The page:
There is a stink pipe outside the toilet window with a meshed globe cage on top, isn't that taking care of the air?

    When you say sealed pipe do you mean solvent welded?

    I can't really change the tee at the bottom now as I have replaced the bricks around it and the other side of the wall is now the guest toilet with a floor over everything (see pic).

    OMG what have I done?
     

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  6. Hugh Jaleak

    Hugh Jaleak

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    By sealed I mean either push fit soil, or solvent welded joints. I cant see the drain adaptor you've used under the floor space where the white waste is connecting, but this must be of a rigid type, that cannot come apart if there is any pressure in the drain. The orange version you have above would be better used in that situation. If there is ventilation outside you may get away with it, but the golden rule is air behind water, with 2 WC's on that run, there is a risk of traps being pulled if the pipework runs full.

    I am afraid what you may have done is gone ahead without checking the arrangement would be acceptable first. I'm not saying it wont work, all I am doing is looking for potential pitfalls in future. Were it to block, how are you going to get in there to rod or jet it without firstly pulling the room to pieces, and secondly, without creating an unholy mess....?
     
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  7. Stupida

    Stupida

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    I will change the top so it gets an air admittance valve and that will also take care of the basin waste free falling noisily if I re-connect it to a boss on the side of the extra stack.

    The bottom connector does at least have a slight fall towards the clay.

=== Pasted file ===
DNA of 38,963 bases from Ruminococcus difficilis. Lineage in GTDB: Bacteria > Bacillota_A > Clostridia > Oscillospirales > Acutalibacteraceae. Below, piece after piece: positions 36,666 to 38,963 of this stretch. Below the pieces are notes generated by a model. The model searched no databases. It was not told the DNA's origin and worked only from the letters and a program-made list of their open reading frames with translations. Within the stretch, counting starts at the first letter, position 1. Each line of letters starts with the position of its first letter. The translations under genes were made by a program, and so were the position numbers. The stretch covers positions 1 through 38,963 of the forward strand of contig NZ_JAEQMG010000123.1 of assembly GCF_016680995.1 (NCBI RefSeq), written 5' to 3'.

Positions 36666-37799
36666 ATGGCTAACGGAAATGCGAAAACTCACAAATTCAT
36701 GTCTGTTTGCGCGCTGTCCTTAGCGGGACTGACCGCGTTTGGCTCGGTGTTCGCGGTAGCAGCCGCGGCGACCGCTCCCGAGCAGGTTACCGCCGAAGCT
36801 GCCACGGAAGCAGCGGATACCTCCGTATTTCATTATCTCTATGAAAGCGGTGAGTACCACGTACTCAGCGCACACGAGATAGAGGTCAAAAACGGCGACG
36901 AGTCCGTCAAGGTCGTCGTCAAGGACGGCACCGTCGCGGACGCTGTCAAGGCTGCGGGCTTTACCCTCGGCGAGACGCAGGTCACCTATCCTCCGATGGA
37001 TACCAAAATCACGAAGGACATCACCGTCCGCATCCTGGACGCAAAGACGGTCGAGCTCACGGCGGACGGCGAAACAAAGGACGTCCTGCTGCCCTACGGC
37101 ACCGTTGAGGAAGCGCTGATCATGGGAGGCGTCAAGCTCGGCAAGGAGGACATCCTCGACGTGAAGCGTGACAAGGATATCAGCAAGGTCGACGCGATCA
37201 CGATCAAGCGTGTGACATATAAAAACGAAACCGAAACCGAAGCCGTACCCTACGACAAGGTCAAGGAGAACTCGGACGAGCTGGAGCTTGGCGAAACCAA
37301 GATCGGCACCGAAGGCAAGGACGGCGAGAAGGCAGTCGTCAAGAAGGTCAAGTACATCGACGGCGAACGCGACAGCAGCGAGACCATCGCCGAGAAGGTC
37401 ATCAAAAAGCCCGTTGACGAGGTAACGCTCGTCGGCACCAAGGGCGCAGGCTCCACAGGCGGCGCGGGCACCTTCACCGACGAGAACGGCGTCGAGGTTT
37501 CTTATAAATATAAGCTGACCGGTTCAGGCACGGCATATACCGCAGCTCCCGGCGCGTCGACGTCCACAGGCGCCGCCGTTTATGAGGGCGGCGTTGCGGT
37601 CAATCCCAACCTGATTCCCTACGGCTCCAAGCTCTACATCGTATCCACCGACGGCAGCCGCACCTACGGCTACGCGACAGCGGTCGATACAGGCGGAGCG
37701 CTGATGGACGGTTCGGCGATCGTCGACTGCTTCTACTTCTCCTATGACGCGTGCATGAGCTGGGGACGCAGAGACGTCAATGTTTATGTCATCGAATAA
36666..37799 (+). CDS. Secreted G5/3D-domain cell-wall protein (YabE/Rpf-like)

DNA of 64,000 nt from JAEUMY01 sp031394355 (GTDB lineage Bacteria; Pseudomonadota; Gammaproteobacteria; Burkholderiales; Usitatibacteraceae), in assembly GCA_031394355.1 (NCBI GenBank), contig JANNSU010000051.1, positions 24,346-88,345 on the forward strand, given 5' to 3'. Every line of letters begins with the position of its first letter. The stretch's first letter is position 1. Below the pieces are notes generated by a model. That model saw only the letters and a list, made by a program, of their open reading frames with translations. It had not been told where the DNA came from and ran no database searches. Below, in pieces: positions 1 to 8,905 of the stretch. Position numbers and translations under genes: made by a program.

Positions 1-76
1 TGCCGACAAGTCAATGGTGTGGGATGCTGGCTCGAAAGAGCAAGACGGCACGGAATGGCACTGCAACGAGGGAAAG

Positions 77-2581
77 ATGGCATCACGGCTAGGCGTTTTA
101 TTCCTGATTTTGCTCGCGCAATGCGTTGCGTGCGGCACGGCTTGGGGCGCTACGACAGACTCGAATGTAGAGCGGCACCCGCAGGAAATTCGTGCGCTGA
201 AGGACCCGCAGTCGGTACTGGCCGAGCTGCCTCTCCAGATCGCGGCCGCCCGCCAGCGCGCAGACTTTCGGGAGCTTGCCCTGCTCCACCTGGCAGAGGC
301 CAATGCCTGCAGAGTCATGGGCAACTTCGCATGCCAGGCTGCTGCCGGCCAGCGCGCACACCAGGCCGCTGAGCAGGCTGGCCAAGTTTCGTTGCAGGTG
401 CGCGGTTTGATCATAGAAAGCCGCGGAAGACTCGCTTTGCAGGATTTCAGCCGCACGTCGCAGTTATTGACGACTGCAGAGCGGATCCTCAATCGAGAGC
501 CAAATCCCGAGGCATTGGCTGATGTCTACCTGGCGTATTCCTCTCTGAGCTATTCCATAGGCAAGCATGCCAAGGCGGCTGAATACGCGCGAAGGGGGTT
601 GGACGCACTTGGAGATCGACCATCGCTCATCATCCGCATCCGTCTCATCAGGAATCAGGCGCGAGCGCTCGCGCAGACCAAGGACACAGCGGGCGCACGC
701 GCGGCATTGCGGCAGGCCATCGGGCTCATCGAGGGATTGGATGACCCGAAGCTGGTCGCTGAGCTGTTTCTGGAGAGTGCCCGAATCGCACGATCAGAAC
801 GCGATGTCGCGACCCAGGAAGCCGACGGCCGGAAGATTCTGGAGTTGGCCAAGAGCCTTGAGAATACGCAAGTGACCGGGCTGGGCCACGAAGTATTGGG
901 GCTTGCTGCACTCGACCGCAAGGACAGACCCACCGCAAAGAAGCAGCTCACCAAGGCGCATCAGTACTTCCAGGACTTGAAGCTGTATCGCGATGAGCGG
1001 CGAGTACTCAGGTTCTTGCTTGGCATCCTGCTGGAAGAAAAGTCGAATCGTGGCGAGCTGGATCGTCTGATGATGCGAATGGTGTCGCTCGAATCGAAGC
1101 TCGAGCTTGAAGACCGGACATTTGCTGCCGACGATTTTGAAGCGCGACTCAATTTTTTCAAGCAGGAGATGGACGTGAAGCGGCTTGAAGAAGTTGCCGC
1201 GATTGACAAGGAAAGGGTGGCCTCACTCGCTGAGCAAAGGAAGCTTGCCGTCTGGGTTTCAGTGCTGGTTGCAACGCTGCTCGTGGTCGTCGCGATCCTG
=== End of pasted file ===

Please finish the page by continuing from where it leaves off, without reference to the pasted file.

The shower will be 50mm solvent weld up to the 110 then it will be a compression to join to the 110.

    The toilet is a short 90mm to 110mm connector so hopefully if it gets clogged it will be at that point.

    Access to “below floor” will be via a hatch in the next room. Not ideal but I was hoping to never need it.

    Any issues above floor level then I will have to keyhole in and repair any damage post repair :(

    I am using John Guest push fit connectors and copper pipe. John Guest are guaranteed for fifty years.

    I know the installation isn’t ideal for remedial works but it looks great when finished.

    I would rather leave all plumbing on show but my other half would sack me
     
  8. Hugh Jaleak

    Hugh Jaleak

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    Dare I ask if Building Control have been consulted?
     
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  9. Stupida

    Stupida

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    Who are they?

    Lol only joking. Yes the architect submitted plans when we had the main extension drawn up.
     
  10. Hugh Jaleak

    Hugh Jaleak

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    That's a start, at least the theory has been approved! :rolleyes: